I am always wary of people who ask that we wait for history to render the final judgement. George W. Bush was always convinced that history would be kinder to him than contemporary opinion, which is merely an admission that things don't look good at the present, and the hope that the more time passes the better one's decisions might look.
Now Nick Clegg is becoming the latest politician to ask that we judge his government over a longer period than the one we are witnessing.
The truth is that this government doesn't expect anyone to reach their verdict after 100 days. We expect to be judged on what we have achieved in five years.I'd love to know what that plan is from a Liberal Democrat perspective. I seriously have no idea what the Lib Dem plan is. I know that there are going to be horrendous cuts to public services, but those strike me as Tory plans rather than Lib Dem ones.
All new governments claim that they are governing for the long term. Most end up being pushed around by short-term events. All claim they have a plan. Most end up with no plan at all. All say they're going to ignore headlines. Most end up driven round the bend by the press.
So I understand why people might react with scepticism to the claim that, this time, this government will be different. But as this new coalition government approaches its first 100 days in office, I believe the claim is a strong one: we will govern for the long term and we'll stick to our plan.
He mentions one thing in his article, for which he does deserve applause.
We are restoring a plethora of rights to liberty and privacy.This is the only place where I can detect a Liberal Democrat agenda. They are to scrap the identity card scheme and have launched their Your Freedom website, where they encourage people to tell them which laws the public think should be repealed. And I do think the Liberal Democrats will have a better understanding of privacy issues than the government of Tony Blair, who appeared to think that all privacy had to be surrendered so that he could better keep us safe from al Qaeda. The issue of privacy was one that was utterly lost on Blair. If the Liberal Democrats can restore respect for that principle then they will have achieved something.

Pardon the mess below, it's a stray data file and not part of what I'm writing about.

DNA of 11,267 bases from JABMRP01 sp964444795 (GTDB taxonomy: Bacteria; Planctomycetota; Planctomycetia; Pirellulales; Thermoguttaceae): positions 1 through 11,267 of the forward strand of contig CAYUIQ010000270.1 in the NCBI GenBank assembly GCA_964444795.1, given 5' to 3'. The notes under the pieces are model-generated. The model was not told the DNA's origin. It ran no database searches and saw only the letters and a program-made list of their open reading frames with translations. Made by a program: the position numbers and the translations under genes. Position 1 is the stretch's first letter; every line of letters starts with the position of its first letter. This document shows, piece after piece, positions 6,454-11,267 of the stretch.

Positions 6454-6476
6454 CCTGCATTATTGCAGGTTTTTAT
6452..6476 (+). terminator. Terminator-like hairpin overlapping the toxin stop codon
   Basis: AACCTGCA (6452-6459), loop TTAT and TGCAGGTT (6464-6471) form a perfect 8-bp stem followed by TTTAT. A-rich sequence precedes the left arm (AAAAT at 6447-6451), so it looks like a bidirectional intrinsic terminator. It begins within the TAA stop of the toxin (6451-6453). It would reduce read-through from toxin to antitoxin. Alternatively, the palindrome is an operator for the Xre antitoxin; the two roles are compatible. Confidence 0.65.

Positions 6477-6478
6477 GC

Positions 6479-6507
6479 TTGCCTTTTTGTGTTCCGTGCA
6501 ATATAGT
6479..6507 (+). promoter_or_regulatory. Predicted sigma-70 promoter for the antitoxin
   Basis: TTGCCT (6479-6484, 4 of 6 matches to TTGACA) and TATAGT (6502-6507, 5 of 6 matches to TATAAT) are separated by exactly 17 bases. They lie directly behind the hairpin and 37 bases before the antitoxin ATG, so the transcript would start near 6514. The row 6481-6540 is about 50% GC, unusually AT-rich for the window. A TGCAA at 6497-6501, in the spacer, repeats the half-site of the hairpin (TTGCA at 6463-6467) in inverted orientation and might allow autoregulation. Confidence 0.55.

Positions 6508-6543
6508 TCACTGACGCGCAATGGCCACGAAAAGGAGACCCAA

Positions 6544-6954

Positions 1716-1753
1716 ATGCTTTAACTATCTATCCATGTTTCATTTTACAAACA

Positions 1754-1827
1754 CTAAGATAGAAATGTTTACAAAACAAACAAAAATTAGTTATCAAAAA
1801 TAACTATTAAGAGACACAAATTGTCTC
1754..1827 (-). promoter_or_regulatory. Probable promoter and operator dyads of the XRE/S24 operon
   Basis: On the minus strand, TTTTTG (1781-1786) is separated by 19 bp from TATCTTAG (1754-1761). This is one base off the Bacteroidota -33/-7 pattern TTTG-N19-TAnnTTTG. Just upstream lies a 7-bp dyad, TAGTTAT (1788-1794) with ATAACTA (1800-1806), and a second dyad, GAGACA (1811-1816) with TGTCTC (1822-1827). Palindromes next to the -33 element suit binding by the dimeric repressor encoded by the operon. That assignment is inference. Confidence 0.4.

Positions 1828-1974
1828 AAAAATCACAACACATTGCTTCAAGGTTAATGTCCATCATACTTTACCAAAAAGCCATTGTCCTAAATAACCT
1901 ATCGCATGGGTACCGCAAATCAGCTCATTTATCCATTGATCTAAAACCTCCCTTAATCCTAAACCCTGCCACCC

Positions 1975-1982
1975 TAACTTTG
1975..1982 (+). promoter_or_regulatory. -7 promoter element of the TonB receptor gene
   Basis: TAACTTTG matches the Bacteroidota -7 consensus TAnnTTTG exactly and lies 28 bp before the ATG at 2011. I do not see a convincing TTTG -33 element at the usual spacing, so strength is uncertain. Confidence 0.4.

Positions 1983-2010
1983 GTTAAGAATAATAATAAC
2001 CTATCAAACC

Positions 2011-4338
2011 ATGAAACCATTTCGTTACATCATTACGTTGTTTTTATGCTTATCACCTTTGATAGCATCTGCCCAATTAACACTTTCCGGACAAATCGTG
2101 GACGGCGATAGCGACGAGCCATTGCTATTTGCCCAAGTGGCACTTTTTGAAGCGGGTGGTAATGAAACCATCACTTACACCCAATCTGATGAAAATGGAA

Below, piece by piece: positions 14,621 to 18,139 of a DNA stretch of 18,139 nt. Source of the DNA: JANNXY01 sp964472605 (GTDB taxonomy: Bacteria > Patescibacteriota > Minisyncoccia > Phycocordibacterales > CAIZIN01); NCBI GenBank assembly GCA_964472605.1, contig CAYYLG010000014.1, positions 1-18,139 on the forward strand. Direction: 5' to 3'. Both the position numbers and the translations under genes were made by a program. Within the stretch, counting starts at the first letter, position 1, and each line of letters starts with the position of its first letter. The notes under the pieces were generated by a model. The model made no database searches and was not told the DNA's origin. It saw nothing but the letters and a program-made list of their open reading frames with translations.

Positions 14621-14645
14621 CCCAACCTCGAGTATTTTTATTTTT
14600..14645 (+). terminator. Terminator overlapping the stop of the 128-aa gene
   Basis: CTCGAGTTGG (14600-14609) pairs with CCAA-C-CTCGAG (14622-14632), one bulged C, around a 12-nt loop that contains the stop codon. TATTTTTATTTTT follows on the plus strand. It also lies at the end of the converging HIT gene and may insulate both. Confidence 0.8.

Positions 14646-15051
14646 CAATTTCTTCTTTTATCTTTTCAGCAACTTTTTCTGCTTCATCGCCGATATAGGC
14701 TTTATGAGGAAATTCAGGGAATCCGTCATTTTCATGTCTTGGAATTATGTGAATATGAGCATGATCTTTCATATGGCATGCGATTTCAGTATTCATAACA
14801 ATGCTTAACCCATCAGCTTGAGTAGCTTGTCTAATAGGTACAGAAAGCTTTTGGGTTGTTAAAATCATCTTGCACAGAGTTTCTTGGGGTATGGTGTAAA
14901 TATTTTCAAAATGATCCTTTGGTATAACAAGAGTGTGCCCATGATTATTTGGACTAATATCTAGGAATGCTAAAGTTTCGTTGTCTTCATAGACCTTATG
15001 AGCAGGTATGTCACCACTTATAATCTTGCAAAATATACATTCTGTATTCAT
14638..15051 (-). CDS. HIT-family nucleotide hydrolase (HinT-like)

So credit where it is due to Clegg.
However, seeing how his popularity has plunged after a mere 100 days in office - and with the public yet to feel the full force of the cuts that he and his Tory associates are yet to unleash - one can't help feeling that this first 100 days might turn out to be a honeymoon for him. He may, in time, look back on this as a golden period.
At this point Liberal Democrat policy sounds an awful lot like Tory policy. Clegg has simply found a language, by claiming that what he is doing is ensuring the "social justice" of not passing this debt on to another generation, to try to disguise this Tory policy as a Liberal Democrat agenda.
We have to play the long game. The depth of the economic difficulties we have inherited from Labour means there are no short-term fixes. The size of the deficit means that whichever party or parties had come into government would have to face short-term unpopularity in order to restore long-term success to our economy. Reducing public spending has already led to some controversial decisions and, with the autumn spending review approaching, we are on the brink of many more.
Getting the economy back on track is this government's priority; it will no doubt remain that way for our entire time in office. Setting out a bold plan on the public finances is unavoidable if we are to retain confidence in our economy, avoiding decades of debt, higher interest rates and fewer jobs. There is no social justice in passing on the dead weight of this generation's debts on to the shoulders of the next.
But search for what he said before the election and one will find not one word from his own lips in support of what he is now proposing. Indeed, one finds only warnings from Clegg that rapid cuts would lead to double dip recession and disaster.
CLEGG: It would be foolish and dangerous to propose rapid cuts that would cause so much economic and social disruption that they simply cannot be delivered.It's no wonder that the public now find it hard to work out what the Liberal Democrats stand for.
Remember: the structural deficit is about £90bn – almost enough to pay for the entire NHS.
Removing it will be painful, come what may. And while the economy may be at the start of recovery, it could be on the edge of a double-dip recession.
A premature fiscal contraction could cause a lot more harm than good. In that context, I think eight years is a reasonable starting point.
The language Clegg is currently employing certainly sounds Liberal enough - "There is no social justice in passing on the dead weight of this generation's debts on to the shoulders of the next" - but that language is being used to defend policies which Clegg himself told us would lead to "economic and social disruption".
The Liberal Democrats might manage to restore some elements of our privacy which Labour have eroded, but I feel that this coalition government will be remembered for the savage cuts to public spending which are to be announced in October.
I can well understand why Clegg wishes that we hold off judgement till five years down the road, but that's to make the huge assumption that this coalition will last that long. When these cuts are announced, Clegg's Liberal Democrat colleagues will see their faith in this coalition tested to the extreme.
Click here for Clegg's article.